By Vince Ragay
Once upon a time, seafaring marauders plied the high seas terrorizing ships and looting villages of their wealth and sometimes of their womenfolk. In recent times, doctors practiced lobotomy on psychotic criminals which effectively robbed them of their mental and emotional intelligence.
Today, pirates and mind-suckers exist in the persons of illegal optical media producers. Before movies premier in local theaters, the masses would have had seen them in their homes via those low-byte, skip-full pirated versions openly available on sidewalks and – as we all know – in malls. In so doing, these traders end up stealing profits that should have gone to the original makers of those films.
Thus, while the pirates get drunk from their bloodstained loot, some producers have to find ways to pay their sponsors. If this does not kill the film industry, we don’t know what else does.
As before, the nemeses of pirates have been busy raiding the dens of Captain Blackbeard’s heirs and hauling off crates and crates of their bootleg merchandise for burning and, lately, for crunching. Did you notice that just like in those shabu lab raids, not one of the masterminds has been jailed? They must be the same ghosts who sail the Caribbean seas because nobody has ever seen them. We all see on TV the seemingly sincere efforts to arrest this modern take on maritime piracy but we can’t seem to see the end of this raging war. What keeps it going?
In those times of wooden-legs and leather eye-patches, captured pirates and mutineers were punished by letting them walk the plank . I used to think it was as simple as forcing a man to jump off the side of a ship into shark-infested oceans or, at least, to be abandoned until they drowned. But walking the plank had a more macabre form which was to tie a mutineer by his legs and pushing him off the prow of the ship. If he survived he was pardoned. But rarely did anyone survive the impact of the onrushing ship’s barnacle-encrusted keel and the sharp edges of the rudder. Anyway, anyone who survived bore enough humiliation that would have destroyed his desire to live among a ruthless bunch of rogues.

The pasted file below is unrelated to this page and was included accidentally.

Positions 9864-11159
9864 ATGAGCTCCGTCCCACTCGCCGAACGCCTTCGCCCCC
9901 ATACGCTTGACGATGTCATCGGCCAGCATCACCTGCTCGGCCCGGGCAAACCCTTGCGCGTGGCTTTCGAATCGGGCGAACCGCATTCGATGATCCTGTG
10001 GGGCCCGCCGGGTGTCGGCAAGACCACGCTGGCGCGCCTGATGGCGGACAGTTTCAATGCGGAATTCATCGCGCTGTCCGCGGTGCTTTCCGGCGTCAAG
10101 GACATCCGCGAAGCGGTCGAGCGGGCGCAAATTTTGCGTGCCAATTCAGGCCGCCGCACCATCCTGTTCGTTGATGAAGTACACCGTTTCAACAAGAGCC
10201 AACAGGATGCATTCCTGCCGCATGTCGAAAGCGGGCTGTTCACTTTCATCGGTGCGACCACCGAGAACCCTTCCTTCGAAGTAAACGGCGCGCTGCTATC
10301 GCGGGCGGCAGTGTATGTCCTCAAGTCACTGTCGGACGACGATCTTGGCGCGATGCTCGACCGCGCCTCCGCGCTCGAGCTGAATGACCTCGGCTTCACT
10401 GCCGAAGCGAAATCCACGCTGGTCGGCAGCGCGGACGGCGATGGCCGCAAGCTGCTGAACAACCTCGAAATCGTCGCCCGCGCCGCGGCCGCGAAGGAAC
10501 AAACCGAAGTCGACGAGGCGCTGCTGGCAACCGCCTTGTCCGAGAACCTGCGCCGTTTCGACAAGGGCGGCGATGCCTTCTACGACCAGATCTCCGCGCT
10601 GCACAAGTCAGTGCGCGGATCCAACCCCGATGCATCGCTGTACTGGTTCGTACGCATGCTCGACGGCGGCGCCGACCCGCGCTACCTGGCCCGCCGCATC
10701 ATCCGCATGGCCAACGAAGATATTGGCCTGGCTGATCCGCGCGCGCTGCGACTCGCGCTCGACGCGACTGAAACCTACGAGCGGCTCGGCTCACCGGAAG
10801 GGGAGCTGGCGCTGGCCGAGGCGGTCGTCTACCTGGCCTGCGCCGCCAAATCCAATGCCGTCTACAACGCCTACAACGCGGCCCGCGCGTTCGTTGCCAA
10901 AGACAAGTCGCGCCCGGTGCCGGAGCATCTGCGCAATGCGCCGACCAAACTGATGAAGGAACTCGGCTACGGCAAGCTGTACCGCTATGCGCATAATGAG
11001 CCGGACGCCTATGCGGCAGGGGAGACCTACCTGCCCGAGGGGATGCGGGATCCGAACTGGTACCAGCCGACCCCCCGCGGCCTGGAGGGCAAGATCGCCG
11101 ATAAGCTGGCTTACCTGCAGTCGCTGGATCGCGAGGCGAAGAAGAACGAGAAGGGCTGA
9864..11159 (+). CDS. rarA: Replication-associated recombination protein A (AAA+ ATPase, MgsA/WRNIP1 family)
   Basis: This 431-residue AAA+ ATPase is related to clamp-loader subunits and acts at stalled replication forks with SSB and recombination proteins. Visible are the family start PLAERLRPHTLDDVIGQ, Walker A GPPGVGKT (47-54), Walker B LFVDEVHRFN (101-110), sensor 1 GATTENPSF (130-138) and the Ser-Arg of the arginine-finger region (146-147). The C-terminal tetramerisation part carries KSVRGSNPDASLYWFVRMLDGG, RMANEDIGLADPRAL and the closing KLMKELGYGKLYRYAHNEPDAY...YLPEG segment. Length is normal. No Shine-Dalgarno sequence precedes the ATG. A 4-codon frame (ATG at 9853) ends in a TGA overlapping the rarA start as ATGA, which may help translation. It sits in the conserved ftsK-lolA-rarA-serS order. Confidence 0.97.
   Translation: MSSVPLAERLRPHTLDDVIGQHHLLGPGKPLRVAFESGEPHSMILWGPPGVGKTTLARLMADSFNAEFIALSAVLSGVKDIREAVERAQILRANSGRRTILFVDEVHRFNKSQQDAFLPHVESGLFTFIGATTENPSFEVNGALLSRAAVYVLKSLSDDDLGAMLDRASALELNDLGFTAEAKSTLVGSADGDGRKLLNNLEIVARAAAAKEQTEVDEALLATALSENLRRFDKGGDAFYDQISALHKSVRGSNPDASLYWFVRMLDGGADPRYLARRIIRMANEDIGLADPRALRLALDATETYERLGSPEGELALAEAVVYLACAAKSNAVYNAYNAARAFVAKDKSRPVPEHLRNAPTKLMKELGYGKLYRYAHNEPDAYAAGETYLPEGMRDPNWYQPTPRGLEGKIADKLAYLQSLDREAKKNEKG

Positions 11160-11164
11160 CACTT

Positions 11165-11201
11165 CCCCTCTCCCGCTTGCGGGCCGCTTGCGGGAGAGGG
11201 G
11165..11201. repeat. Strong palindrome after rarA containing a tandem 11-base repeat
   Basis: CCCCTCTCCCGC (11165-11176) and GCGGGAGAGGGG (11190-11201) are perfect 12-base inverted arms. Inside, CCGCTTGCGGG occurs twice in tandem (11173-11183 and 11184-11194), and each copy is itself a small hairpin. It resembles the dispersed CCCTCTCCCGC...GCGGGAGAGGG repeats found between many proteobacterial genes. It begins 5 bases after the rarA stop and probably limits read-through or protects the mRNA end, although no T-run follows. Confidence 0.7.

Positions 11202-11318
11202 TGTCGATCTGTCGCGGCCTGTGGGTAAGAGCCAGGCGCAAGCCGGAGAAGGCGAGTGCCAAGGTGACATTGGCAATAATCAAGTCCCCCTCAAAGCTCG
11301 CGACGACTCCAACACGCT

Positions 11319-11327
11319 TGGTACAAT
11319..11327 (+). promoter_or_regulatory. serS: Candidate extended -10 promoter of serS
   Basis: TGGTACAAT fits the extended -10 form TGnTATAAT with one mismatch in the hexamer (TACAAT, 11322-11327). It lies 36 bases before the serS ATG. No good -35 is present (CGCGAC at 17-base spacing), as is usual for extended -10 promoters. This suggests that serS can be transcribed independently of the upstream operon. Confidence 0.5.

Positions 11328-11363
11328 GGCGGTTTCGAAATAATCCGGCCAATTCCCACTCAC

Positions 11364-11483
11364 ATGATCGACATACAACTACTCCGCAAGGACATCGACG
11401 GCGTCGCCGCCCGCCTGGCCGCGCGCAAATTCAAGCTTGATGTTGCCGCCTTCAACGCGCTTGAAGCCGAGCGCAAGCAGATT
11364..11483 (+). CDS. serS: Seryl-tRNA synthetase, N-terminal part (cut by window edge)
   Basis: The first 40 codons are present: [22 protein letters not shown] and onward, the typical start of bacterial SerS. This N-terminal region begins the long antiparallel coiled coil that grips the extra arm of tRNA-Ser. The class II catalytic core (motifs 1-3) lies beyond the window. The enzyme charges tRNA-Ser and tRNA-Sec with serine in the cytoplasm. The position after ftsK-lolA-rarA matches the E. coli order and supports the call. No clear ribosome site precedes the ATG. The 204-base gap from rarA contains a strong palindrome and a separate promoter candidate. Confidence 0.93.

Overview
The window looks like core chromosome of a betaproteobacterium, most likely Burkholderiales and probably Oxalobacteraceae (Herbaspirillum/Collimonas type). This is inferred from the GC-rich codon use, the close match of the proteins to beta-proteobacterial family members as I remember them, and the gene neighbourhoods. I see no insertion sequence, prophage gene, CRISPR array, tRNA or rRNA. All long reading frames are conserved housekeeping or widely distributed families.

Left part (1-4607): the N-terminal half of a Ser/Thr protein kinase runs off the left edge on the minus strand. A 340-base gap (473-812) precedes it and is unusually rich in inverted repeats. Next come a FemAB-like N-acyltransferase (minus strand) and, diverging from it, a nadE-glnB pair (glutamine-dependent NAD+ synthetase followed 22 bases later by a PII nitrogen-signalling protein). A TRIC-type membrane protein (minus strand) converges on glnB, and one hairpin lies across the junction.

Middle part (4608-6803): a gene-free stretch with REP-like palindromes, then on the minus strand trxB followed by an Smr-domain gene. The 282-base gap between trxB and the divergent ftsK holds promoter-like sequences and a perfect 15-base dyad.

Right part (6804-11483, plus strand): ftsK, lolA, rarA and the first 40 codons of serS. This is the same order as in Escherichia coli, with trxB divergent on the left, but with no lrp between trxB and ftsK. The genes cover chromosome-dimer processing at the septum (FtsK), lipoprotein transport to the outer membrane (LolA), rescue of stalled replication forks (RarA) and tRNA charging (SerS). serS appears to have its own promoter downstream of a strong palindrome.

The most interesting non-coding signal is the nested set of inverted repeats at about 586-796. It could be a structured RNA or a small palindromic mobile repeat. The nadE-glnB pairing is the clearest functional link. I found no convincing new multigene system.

But these days, pirates have gained not only the temerity and greed of cold-blooded crocodiles but have also managed to take control of our society’s political and military systems that they rarely live as outcasts in dark caves far from civilization but in posh subdivisions. They prey upon the natural desire of the masses to have cheap entertainment because we as a people have not really upgraded our moral and artistic standards beyond judicious levels and above purely utilitarian goals.
Certainly, there must be some more creative ways to solve this problem other than letting pirates walk the plank.
To further strengthen the film industry and to preserve its prestige as a source of valuable recreation and meaningful education, it is indispensable to raise our people’s awareness of the importance of intellectual property and the need to eliminate piracy.
Psychologically speaking, piracy is a form of rebellion. A good friend refers to it as an expression of the “outrage of the masses” who cannot afford the exorbitant tag prices on commodities, least of all original DVDs. They buy because they can . But how is it possible for a person to make a near perfect copy of the original DVD for only P40 and not P600 or P800? Who are the pirates here? Like Robin Hood, some pirates help the poor because they see some form of injustice in our economic system.
As a final shot, movies must have shorter copyright lives, say 20 or 25 years. Copyrights only last for 50 years after which creative work enter into the public domain, meaning to say the creator loses his or her economic (not intellectual) rights over the work or at least reproductions of it. As such, anyone who copies and sells them may not be prosecuted. This is what public domain means. We have pirates because there are buyers. Where there is a treasure of gold, there will always be pirates. And where there are pirates there will also be sharks. Killers come in various forms.